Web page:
The Difference Between Worm gears, Spur gears ,and Helical Gears

Worm gears, spur gears, and helical gears are all types of gears used in mechanical systems for power transmission and motion control. Each gear type has its own unique characteristics, advantages, and applications. Here are the key differences between these three types of gears:

Worm Gears

Worm gears are used in large gear reductions. Gear ratio ranges of 5:1 to 300:1 are typical. The setup is designed so that the worm can turn the gear, but the gear cannot turn the worm. The angle of the worm is shallow and as a result the gear is held in place due to the friction between the two. The gear is found in applications such as conveyor systems in which the locking feature can act as a brake or an emergency stop.

  • Spur gears are cylindrical gears with straight teeth that are parallel to the gear axis.
  • They are the most straightforward and most commonly used type of gears.
  • Spur gears are ideal for transmitting power between parallel shafts.
  • They offer high efficiency and are relatively easy to manufacture.
  • However, they can generate more noise and vibration due to the sudden engagement of teeth during meshing.

Spur Gears

The most common gears are spur gears and are used in series for large gear reductions. The teeth on spur gears are straight and are mounted in parallel on different shafts. Spur gears are used in washing machines, screwdrivers, windup alarm clocks, and other devices. These are particularly loud, due to the gear tooth engaging and colliding. Each impact makes loud noises and causes vibration, which is why spur gears are not used in machinery like cars. A normal gear ratio range is 1:1 to 6:1.

  • Helical gears have helical teeth that are cut at an angle to the gear axis in a helix pattern.
  • The helical tooth design allows for gradual tooth engagement, resulting in smoother and quieter operation compared to spur gears.
  • Helical gears have higher load-carrying capacity and efficiency, making them suitable for higher-speed and heavy-duty applications.
  • They are commonly used in parallel shaft configurations, but they can also transmit power between non-parallel and non-intersecting shafts.

Helical Gears

Helical gears operate more smoothly and quietly compared to spur gears due to the way the teeth interact. The teeth on a helical gear cut at an angle to the face of the gear. When two of the teeth start to engage, the contact is gradual–starting at one end of the tooth and maintaining contact as the gear rotates into full engagement. The typical range of the helix angle is about 15 to 30 deg. The thrust load varies directly with the magnitude of tangent of helix angle. Helical is the most commonly used gear in transmissions. They also generate large amounts of thrust and use bearings to help support the thrust load. Helical gears can be used to adjust the rotation angle by 90 deg. when mounted on perpendicular shafts. Its normal gear ratio range is 3:2 to 10:1.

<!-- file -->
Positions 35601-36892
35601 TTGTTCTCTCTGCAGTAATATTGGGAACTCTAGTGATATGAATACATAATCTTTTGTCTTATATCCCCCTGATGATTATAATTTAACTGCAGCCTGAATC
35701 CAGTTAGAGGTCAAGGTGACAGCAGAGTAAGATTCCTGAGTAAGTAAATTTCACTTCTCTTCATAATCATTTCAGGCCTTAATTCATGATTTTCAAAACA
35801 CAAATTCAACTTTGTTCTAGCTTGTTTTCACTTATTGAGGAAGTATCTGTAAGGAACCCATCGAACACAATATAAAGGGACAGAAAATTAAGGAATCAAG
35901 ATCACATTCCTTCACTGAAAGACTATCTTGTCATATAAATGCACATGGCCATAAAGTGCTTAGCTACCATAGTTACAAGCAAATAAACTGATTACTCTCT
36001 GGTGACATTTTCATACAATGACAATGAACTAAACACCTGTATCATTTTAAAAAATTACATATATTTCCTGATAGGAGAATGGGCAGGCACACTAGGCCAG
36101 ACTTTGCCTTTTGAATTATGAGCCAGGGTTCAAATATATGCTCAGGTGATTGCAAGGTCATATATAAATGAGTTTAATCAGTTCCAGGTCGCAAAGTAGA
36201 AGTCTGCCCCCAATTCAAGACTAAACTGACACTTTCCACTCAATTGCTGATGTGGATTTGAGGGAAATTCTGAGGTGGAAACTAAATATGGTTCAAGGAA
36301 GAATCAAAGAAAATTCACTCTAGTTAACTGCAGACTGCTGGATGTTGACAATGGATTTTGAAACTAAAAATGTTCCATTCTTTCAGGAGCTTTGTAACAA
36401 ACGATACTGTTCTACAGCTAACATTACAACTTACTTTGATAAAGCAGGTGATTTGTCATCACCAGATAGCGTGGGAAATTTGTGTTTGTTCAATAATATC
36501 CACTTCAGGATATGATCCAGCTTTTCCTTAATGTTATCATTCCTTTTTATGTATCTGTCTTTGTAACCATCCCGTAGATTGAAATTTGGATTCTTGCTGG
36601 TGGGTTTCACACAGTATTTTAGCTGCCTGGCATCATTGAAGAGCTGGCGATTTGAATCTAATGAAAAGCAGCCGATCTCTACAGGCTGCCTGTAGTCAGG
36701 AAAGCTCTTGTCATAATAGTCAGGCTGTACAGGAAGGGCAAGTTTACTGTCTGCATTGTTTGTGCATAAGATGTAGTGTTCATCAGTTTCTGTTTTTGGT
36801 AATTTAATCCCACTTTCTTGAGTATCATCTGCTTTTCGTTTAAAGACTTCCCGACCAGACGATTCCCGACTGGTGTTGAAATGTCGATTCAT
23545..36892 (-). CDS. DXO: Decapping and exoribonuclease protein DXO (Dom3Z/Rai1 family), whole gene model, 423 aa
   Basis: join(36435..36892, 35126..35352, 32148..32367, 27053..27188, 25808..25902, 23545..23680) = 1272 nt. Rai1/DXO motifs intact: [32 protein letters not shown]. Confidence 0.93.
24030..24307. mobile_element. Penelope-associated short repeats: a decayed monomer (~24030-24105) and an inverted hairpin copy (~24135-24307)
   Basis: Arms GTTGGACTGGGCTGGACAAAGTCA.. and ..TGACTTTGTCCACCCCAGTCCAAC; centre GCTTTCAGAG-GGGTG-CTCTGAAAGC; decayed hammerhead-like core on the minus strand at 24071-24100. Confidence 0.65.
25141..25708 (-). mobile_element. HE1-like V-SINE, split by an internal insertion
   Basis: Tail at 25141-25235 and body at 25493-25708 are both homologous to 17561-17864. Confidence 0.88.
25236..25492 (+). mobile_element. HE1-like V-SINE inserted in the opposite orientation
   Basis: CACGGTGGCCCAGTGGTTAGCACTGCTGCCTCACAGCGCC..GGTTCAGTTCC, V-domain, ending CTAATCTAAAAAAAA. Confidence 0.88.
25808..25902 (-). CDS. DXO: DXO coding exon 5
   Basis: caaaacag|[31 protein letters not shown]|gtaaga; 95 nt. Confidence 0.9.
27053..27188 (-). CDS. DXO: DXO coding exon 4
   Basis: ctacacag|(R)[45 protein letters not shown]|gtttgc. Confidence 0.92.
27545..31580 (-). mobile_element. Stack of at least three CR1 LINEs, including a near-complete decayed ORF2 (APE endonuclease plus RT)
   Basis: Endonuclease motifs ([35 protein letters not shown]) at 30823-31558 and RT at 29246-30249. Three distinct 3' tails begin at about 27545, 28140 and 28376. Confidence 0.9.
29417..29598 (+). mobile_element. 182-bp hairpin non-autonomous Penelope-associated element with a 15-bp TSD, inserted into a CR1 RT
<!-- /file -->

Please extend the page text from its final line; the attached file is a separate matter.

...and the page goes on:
• Worm gears consist of a helical gear (called the worm) and a meshing gear with screw-like teeth (called the worm wheel).
  • The worm gear typically has only one or a few teeth, while the worm wheel has multiple teeth.
  • Worm gears are used to transmit motion between shafts at a right angle and are especially useful for large speed reduction ratios.
  • They offer significant mechanical advantage but are less efficient due to sliding action between the worm and worm wheel.
  • Worm gears are commonly used in applications where self-locking is required, preventing back-driving of the system.


  • Spur gears are simple, commonly used, and efficient gears ideal for parallel shafts.
  • Helical gears offer smoother operation, higher load-carrying capacity, and are suitable for both parallel and non-parallel shafts.
  • Worm gears provide large speed reduction ratios and are useful for right-angle shaft configurations, but they have lower efficiency.

The choice of gear type depends on the specific requirements of the application, such as speed, load, space limitations, noise considerations, and efficiency. Engineers carefully select the appropriate gear type based on these factors to ensure optimal performance and reliability in mechanical systems.

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